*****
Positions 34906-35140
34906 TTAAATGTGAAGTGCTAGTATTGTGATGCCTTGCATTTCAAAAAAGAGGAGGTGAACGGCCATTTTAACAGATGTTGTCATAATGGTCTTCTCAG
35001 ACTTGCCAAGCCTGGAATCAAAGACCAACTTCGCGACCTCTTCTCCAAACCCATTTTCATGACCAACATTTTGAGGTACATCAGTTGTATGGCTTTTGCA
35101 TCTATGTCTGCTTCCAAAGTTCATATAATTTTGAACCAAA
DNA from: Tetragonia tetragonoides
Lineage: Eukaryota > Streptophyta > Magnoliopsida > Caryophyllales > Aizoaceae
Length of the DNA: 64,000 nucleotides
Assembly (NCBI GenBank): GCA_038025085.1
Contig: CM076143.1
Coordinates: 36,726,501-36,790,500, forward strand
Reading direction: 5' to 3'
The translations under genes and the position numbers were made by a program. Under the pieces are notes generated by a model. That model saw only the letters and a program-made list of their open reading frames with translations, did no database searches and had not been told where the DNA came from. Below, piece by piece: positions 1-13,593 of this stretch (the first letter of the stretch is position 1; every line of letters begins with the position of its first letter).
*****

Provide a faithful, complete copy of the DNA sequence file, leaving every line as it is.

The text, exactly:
Positions 34906-35140
34906 TTAAATGTGAAGTGCTAGTATTGTGATGCCTTGCATTTCAAAAAAGAGGAGGTGAACGGCCATTTTAACAGATGTTGTCATAATGGTCTTCTCAG
35001 ACTTGCCAAGCCTGGAATCAAAGACCAACTTCGCGACCTCTTCTCCAAACCCATTTTCATGACCAACATTTTGAGGTACATCAGTTGTATGGCTTTTGCA
35101 TCTATGTCTGCTTCCAAAGTTCATATAATTTTGAACCAAA
DNA from: Tetragonia tetragonoides
Lineage: Eukaryota > Streptophyta > Magnoliopsida > Caryophyllales > Aizoaceae
Length of the DNA: 64,000 nucleotides
Assembly (NCBI GenBank): GCA_038025085.1
Contig: CM076143.1
Coordinates: 36,726,501-36,790,500, forward strand
Reading direction: 5' to 3'
The translations under genes and the position numbers were made by a program. Under the pieces are notes generated by a model. That model saw only the letters and a program-made list of their open reading frames with translations, did no database searches and had not been told where the DNA came from. Below, piece by piece: positions 1-13,593 of this stretch (the first letter of the stretch is position 1; every line of letters begins with the position of its first letter).